Ruth From The Dystopian Novel, Never Let Essay

Length: 2 pages Sources: 1 Subject: Death and Dying  (general) Type: Essay Paper: #30874397 Related Topics: Organ Donation, Book Of Acts, Gerontology, Book
Excerpt from Essay :

Ruth from the dystopian novel, Never Let Me Go, is a character that first appears dominant and extroverted. "I knew exactly what she'd meant by her answer and smile: she was claiming the pencil case was a gift from Miss Geraldine. There could no mistake about this because it has been building up for weeks." (Ishiguro 52) She lies about where she got her pencil case to Kathy and begins a romantic relationship with Tommy even though it is Kathy and Tommy who truly feel a connection. She seems rude and self-centered, wondering who her parents were or who she was cloned from, always wanting to impress the veterans and even getting rid of the art collection from the other students because she thought that would help her fit in. But how does this fit in with the reader's perception of her? She is supposed to represent the struggle and rebellious desires...

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Ishigiro elicits feelings for the character of Ruth, towards the end, by giving her complexity and depth through her "completion." Clones from Halisham, the first instance of humane treatment for clones, are sent off for donations, with eventual "completion" or death happening at a young age, usually before 30. As their purpose is to provide healthy organs for non-clones, they live short, sad lives filled with dashed hopes and desires. The struggles clones face and the souls they supposedly do not possess, is seen through Ruth's actions and death.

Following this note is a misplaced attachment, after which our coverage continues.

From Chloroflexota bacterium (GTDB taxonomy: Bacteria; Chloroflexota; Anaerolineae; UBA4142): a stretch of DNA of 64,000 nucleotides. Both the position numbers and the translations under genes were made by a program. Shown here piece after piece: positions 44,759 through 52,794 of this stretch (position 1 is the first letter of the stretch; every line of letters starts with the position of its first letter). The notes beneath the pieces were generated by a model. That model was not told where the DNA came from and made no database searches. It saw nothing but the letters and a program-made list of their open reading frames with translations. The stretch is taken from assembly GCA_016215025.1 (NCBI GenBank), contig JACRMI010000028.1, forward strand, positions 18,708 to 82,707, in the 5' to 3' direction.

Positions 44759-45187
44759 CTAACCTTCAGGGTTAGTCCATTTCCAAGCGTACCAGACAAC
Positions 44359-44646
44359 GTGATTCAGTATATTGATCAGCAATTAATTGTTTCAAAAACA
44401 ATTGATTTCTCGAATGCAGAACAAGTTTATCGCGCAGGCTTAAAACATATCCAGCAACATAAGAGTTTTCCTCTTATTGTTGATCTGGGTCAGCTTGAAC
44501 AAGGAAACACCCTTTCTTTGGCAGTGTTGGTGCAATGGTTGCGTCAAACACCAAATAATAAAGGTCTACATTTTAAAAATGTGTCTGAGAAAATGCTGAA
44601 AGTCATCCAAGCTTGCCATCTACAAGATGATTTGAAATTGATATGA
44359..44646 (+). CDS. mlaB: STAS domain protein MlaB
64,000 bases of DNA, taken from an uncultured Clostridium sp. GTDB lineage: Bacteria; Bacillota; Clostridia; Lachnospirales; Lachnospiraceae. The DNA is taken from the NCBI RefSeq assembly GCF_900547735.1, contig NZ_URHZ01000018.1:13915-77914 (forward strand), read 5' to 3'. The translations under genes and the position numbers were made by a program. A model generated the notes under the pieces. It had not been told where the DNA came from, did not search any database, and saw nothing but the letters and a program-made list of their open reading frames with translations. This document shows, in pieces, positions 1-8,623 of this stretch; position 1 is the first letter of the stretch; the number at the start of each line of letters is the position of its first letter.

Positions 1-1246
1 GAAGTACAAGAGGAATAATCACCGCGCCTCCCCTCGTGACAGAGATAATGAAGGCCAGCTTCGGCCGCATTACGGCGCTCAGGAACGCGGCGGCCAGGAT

After Ruth began making donations, two in total, the reader witnessed the initial peeling back of Ruth's mask to see the sad and empty person she became when she relinquished her wishes to be normal and instead, reach completion. The real reason she was so dominating, attention seeking, and stubborn was simply so she could avoid becoming a clone, feeling like a clone, and ultimately dying like a clone. When she finally fulfilled her role, it was as if all those personality traits the reader became accustomed to, disintegrated and all that was left was a regret filled shell.

Ruth was one of those clones that did not want the life of a donor and the inevitable completion phase. She had aspirations to be something other than a body to harvest organs from and…

Sources Used in Documents:

Works Cited

Ishiguro, Kazuo. Never Let Me Go. New York: Alfred A. Knopf, 2005. Print.


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